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Posted by , 18 October 2012 · 450 views

Gluten-Free Beverages at Starbucks

We can start with water: unsurprisingly, Starbucks' Ethos bottled water is gluten-free. In addition, the shops usually have some pure fruit juices that should be safe. Several bottled Starbucks-labeled drinks, including Starbucks Frappuccino, Starbucks Doubleshot and Starbucks Doubleshot Energy, are considered gluten-free to at least 20 parts per million, according to customer service.

However, you should check the label of anything you're considering purchasing to make sure it explicitly states "gluten-free," since ingredients can change at any time. (I don't worry about the water, but I'd definitely check anything else.)

As I said, the company discourages anyone with celiac disease or gluten sensitivity from ordering an espresso or blended drink prepared behind the counter.

However, I've found that plain coffee drinks (espresso or brewed coffee) are gluten-free to well below 20 parts per million (based on my own reactions or lack thereof, not on any objective testing). I've also had good (but not perfect) luck with milk-based drinks such as cappuccinos and lattes. Occasionally I do feel like I've gotten one that's slightly cross-contaminated, but that hasn't stopped me from drinking them. (For more information on coffee and gluten, check out Is Coffee Gluten-Free?)lots of people who follow the gluten-free diet report gastrointestinal symptoms from coffee.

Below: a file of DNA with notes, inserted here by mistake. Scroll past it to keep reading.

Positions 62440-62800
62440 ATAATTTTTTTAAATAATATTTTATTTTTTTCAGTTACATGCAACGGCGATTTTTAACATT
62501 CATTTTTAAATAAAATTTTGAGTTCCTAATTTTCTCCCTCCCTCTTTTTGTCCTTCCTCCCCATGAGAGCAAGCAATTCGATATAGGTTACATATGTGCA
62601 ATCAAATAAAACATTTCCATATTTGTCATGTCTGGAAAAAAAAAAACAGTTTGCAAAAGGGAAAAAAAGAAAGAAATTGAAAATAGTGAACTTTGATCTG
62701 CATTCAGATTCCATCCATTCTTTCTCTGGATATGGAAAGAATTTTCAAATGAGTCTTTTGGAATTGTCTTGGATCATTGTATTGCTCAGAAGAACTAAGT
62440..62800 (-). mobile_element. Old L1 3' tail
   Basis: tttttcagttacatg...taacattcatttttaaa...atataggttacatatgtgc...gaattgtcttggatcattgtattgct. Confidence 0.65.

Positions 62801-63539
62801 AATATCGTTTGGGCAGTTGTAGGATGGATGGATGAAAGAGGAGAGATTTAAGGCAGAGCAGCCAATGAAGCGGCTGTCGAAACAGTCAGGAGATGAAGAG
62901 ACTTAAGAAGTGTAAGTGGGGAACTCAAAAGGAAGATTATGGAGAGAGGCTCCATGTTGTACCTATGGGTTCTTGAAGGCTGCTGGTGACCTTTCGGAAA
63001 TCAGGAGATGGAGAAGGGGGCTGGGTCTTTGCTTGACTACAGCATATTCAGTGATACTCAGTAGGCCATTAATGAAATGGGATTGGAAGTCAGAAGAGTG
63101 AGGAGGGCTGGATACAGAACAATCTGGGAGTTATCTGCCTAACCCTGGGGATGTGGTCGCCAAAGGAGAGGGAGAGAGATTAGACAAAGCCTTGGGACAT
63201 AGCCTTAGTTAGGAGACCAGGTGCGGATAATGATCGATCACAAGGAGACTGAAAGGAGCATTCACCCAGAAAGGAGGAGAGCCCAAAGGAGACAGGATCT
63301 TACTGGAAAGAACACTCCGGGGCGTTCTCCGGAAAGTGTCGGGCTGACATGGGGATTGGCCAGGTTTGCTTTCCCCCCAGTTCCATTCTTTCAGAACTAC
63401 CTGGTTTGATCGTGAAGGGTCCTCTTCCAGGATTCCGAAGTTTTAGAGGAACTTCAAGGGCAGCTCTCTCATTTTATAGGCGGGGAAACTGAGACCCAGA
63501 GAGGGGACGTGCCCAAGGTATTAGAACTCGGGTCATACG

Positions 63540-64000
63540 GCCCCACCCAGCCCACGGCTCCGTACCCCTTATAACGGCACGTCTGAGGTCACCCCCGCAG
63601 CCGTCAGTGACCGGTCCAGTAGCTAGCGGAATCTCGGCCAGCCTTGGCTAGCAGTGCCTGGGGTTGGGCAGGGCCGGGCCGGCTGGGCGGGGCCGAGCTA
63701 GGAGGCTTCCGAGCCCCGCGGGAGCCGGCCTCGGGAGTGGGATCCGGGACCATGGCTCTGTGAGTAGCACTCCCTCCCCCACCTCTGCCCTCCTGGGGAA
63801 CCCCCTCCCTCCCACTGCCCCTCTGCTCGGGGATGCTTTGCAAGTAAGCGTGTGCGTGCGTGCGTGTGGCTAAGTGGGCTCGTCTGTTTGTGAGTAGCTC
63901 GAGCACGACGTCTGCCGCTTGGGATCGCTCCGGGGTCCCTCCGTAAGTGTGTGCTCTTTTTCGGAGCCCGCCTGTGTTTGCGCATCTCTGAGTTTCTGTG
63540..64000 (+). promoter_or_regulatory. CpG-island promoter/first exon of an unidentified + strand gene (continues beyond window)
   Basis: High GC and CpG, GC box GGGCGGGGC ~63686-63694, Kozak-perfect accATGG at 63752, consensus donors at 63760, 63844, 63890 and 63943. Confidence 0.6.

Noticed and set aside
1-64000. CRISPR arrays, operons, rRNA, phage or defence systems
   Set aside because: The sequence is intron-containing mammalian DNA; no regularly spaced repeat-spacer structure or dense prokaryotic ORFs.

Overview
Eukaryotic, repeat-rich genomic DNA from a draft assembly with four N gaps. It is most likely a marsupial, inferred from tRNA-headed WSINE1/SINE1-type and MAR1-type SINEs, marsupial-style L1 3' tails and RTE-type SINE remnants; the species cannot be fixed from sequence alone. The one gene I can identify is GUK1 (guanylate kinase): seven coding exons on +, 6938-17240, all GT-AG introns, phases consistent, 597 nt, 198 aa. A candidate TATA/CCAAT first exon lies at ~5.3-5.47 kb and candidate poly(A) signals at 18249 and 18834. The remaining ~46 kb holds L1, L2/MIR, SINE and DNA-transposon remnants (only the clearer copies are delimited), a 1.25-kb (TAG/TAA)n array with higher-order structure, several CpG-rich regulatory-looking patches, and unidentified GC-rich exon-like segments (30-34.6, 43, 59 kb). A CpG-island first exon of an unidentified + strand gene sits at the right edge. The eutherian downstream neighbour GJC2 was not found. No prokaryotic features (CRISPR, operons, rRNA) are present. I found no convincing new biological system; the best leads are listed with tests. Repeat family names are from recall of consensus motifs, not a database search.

If you avoid dairy, Starbucks' soy milk (the company's own house brand) is considered gluten-free to 20 parts per million, according to the baristas. Be aware that the baristas do use the same steaming wand to steam both soy and regular milk, so if you react badly to either, you may want to stick with plain coffee or espresso.

If you're a tea drinker, Starbucks offers Tazo teas. Four Tazo flavors contain gluten: Green Ginger, Tazo Honeybush, Lemon Ginger and Tea Lemonade. In addition, because the same tongs are used to dispense all tea bags at Starbucks, you risk cross-contamination by ordering tea there. When I want tea, I ask for a cup of plain hot water and use my own tea bag.

Gluten-Free Food at Starbucks

It can be discouraging for those of us who follow the gluten-free diet to ogle the bakery case and know there's nothing in there for us. (The company's foray into gluten-free bakery products several years ago didn't go well, and Starbucks hasn't tried again.)

However, most Starbucks branches do carry one or two products that are labeled gluten-free. For example, at various times I've seen packages of Food Should Taste Good chips (those are certified gluten-free), KIND snack bars (all considered gluten-free) and Lucy's Cookies (also certified gluten-free).

Sadly, none of the prepared meal options are considered gluten-free, including the salads (which could be made in a safe manner, but currently aren't).